Improving Business: Small Group Discernment

A small group of people works around a table, one taking notes
Quaker decision-making, in the sense of collective discernment, is one of the most consistent elements of Quaker practice among the worldwide family of Friends. Waiting on the Spirit for guidance and taking decisions based on the leadings that that Spirit brings out of silence is an amazing expression of faith, of trust in the process and in whatever-it-is that you believe gives us those leadings.
However, there are variations in the practice, related to different communities and traditions, or to do with the circumstances of the discernment. One major factor for this is the size of the group. If you're dealing with a group from around a dozen to several dozen, it's all much of a muchness – the basic principles and common expectations work in most such cases, like leaving silence between contributions, the structure of business items, and the clear expectation that each Friend minister at most once. However, with much larger groups, or with smaller groups, things can't easily work in exactly the same way. In those cases, you need to vary practices and expectations slightly, while maintaining the principles that underlie them.
In this post, I will be sharing some of my thoughts, largely based on experience, on small group discernment. This is especially useful for committees, when they are taking decisions by discernment rather than discussion (I tend to think a lot of committee work can be more effectively conducted by discussion, though by no means all of it – but that is a subject for a future post). However, it's also relevant to smaller Meetings, who may simply not get more than half a dozen or so people at a business meeting – and for whom the burden of expectations of the usual conventions of Quaker Business Method may become a barrier to effective working.

Saturday, 18 November 2017

The Trouble With Membership

One person uses both hands to clasp the right hand of another person.
There are few matters in British Quakerism that seem to excite as much disagreement as the question of membership. Theological diversity is certainly one, but in my experience membership is certainly up there among the most contentious, though probably still somewhat behind the concern over non-theism.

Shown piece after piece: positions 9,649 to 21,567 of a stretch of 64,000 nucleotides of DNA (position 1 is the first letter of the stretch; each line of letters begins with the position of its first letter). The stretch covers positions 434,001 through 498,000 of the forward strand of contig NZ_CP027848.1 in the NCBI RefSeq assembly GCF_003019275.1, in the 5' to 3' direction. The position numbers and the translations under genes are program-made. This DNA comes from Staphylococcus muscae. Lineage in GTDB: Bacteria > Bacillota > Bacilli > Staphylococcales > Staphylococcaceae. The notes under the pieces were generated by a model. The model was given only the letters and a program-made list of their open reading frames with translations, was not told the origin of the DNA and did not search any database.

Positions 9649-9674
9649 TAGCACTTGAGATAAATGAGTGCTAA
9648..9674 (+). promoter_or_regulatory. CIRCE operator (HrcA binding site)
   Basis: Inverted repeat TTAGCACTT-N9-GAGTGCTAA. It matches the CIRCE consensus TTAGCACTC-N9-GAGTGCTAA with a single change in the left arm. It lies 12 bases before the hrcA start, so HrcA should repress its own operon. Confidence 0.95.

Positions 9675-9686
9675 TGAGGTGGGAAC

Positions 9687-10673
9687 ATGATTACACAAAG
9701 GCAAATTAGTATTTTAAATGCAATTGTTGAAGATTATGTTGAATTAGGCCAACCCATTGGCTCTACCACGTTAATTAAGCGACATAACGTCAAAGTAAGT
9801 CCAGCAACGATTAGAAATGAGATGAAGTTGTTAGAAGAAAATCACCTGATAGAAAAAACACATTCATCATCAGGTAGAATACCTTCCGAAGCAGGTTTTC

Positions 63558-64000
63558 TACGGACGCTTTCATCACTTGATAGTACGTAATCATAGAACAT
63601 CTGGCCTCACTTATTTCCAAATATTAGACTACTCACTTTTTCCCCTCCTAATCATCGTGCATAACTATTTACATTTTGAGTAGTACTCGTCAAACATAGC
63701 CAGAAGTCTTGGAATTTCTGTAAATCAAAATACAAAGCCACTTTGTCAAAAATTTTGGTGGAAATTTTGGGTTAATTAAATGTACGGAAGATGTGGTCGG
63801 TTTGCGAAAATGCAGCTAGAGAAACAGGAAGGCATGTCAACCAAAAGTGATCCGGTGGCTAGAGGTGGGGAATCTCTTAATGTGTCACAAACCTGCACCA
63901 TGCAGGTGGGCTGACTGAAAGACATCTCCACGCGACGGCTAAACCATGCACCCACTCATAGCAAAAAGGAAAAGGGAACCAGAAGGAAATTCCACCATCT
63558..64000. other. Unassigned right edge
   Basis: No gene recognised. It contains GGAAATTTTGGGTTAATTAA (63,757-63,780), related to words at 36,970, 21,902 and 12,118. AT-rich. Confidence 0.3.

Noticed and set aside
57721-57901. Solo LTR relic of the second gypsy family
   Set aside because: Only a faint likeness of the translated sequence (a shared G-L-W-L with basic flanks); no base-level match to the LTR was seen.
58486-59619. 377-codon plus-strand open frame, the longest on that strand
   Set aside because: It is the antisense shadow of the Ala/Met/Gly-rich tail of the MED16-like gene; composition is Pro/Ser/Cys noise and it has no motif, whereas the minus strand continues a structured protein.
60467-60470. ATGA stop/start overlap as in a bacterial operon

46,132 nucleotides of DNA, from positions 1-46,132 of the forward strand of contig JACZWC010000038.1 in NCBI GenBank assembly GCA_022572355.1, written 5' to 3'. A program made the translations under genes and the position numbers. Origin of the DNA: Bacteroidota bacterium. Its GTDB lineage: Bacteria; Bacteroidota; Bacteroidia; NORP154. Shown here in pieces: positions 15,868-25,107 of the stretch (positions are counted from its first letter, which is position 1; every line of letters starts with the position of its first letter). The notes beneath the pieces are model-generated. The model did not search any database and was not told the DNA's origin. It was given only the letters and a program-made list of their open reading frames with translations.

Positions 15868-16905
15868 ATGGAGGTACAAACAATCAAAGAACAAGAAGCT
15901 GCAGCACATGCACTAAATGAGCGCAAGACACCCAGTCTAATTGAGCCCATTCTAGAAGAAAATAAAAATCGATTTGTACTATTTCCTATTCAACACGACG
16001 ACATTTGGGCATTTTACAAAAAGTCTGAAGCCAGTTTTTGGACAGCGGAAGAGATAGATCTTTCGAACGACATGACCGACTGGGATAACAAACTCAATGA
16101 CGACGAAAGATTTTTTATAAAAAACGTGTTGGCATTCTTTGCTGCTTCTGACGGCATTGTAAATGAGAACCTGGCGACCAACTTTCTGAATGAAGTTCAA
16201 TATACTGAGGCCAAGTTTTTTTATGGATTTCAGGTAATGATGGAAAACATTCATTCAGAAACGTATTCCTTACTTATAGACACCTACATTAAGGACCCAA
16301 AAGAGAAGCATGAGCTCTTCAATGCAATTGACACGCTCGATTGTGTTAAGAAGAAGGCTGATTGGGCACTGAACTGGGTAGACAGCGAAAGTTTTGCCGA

Membership was not an idea that seemed to matter much – or necessarily be thought of at all – in the early years of the Religious Society of Friends. Accounts vary somewhat as to why it became important, whether it was in order to know who should get material support from a Meeting when they were in hardship, or in order to demonstrate bureaucratic structures to satisfy the secular government (if the government could be said to be secular at that time), or various other explanations. Whatever the reason, it became necessary to identify who was a member, and procedures for bringing people into membership – or indeed removing them from membership. For a long time, in Britain, those born to parents in membership were considered to be in membership themselves, from birth - “birthright membership”; the possibility of only one parent being a member wasn't often a concern, given the fact that marrying someone not in membership was cause to be removed from membership, and society in general being such that children born to unmarried parents were, at least visibly, unusual. I suspect that where a widow came into membership during her pregnancy, the child would be considered a birthright member; I don't know what happened with new members who brought small children with them – it would make an interesting bit of research, but not one I have time for at present.